The government has enough debt.  The debt ceiling debate is our reality check.  Rather than raising the debt ceiling, we should begin the long needed phase out of Social Security.  The solution is not that complicated, but it does require sacrifice.  By phasing out benefits and contributions based on number of years to retirement, we can ensure that seniors who have relied on social security still get most of the planned benefits and that younger people have more capital to plan for their own retirement with private options.  Benefits and contributions would be higher for those near retirement and lower for those far away.  Since the young would be paying less into the system than the seniors are collecting, it would require the government to cut spending elsewhere (which is probably a good thing in itself) to fund the wind down of Social Security.  It will cost money.  It will be unpopular.  But it is the principled thing to do.

Cartoon reprinted with permission from

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3 Responses to Your Retirement Money in Peril: Social Security, the Debt Ceiling and Charles Ponzi

  1. Tom says:

    An excellent article in all respects. I’d like to offer a few suggestions on expanding certain parts of the discussion in order to reveal the magnitude of the fraud known as Social Security.

    First, there’s the section which reveals that Uncle Skunk takes the cash, paid via SS taxes, and simply inserts an IOU, in the form of a government “bond”. However, expanding on this act of theft, the story ought to take a closer look at the effect of that “swap” of a bond for cash (usually done in order to artificially (fraudulently) make the budget deficit look smaller than it actually is if correct accounting principles were applied. For example, suppose you pay $1 of SS tax to Uncle Skunk. Uncle Skunk then comes along (usually without your knowledge or consent) and takes that $ 1 in cash and substitutes a $1 bond. Not only has your $1 SS “contribution” disappeared, but you are now legally liable to pay in an additional $1 (via some tax or fee or whatever) in order to replace the $1 in cash that was hoisted by Uncle Skunk. So the “IOU” is really a “UOU”, the original cash already having been taken and squandered on some other political project or purpose.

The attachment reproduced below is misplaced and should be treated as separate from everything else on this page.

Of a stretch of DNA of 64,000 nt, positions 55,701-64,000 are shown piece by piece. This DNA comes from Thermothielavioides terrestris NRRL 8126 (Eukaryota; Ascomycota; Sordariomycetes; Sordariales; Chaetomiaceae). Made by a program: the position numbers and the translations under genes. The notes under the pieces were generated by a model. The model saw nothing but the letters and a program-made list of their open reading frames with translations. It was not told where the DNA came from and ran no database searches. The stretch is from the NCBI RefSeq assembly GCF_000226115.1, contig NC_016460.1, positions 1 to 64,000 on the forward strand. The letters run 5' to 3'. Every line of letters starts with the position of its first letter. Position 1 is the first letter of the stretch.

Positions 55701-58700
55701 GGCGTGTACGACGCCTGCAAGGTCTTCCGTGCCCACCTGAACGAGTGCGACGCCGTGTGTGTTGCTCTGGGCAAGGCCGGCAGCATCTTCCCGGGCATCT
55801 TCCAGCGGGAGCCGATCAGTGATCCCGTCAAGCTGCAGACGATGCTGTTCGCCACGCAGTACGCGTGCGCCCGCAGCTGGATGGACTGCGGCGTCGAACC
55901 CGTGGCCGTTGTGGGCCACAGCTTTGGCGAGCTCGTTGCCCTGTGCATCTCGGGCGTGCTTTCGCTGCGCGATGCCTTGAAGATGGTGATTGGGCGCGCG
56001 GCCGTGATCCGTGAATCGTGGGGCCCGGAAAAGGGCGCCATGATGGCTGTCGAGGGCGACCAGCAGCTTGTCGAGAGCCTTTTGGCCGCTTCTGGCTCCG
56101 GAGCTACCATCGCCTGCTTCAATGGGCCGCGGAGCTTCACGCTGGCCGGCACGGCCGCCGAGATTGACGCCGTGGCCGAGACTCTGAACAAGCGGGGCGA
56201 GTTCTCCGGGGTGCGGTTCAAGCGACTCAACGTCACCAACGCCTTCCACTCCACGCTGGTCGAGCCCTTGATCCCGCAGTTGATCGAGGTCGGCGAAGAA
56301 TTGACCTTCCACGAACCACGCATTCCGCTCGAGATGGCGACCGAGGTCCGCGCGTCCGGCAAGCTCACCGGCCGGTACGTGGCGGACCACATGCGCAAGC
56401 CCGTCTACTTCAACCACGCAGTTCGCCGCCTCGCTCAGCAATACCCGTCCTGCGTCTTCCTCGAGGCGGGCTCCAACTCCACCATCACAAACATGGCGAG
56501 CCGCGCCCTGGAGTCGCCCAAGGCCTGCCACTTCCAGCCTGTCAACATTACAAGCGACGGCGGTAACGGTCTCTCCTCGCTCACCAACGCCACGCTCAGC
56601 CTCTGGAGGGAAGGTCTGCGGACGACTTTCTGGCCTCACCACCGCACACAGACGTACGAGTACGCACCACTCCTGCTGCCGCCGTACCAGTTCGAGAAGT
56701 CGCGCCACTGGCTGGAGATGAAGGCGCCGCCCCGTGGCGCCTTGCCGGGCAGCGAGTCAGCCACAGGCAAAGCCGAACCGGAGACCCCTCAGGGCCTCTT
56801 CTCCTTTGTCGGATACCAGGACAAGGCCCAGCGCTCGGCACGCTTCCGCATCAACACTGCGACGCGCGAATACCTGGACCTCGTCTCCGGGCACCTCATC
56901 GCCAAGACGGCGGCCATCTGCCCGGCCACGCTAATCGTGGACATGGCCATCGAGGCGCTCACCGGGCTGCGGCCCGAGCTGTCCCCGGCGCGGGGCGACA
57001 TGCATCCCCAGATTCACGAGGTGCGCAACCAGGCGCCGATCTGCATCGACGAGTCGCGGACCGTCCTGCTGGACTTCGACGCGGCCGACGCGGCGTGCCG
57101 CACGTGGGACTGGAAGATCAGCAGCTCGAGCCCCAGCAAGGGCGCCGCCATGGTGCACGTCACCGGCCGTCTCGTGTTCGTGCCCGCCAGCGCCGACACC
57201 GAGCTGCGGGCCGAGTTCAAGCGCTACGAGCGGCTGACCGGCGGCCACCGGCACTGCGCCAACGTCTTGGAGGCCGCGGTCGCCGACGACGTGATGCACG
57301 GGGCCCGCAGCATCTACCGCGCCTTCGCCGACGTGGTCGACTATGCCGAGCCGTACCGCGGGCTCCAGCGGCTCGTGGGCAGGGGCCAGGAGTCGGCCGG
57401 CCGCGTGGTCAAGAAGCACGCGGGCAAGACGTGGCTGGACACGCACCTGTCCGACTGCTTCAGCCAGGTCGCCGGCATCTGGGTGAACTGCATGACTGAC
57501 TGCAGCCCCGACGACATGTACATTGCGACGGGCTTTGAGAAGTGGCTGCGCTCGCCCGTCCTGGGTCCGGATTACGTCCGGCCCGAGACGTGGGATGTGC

Secondly, and perhaps more importantly, I wish that there had been a more in-depth discussion of the legal-basis for Social Security that was established (read: “invented”) by the U.S. supreme court in the case of Helvering :vs: Davis (301 U.S. 619 – 1937) in which the court, in upholding the SS act, declared that Social Security was not a contributory insurance program. It was simply another tax, which Congress can levy, and that the U.S. government was not bound by any provision of the constitution to return a single penny of the tax to individuals, under the SS “benefits” program if Congress ever determined that it wanted to stop the payment of such benefits. The court, in examining the so-called “welfare spending” under the SS Act, required only that welfare spending be for the common benefit as distinguished from some mere local purpose. Of course, the decision is a mish-mash of thought and theory that strays far from the original intent of the constitution, but the court treats the SS payments (in a legal sense) just like monies received from any other tax and Congress can use those monies for any constitutional purposes that, in it’s plenary power, it determines. It can stop benefit payments and decide, within the Helvering decision, to buy new china or furniture for use by the White House if it so chooses. It’s an entitlement program; nothing more, nothing less and Congress can cease payments (without ceasing the tax requirements) any time it so desires. That’s been the law for over 70 years.

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    • Trey says:

      Your point about the UOU was particulary well put and insightful. So true…

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  2. Tom says:

    BTW, I really like the cartoon. Like any really good cartoon, a picture is worth 1000 words.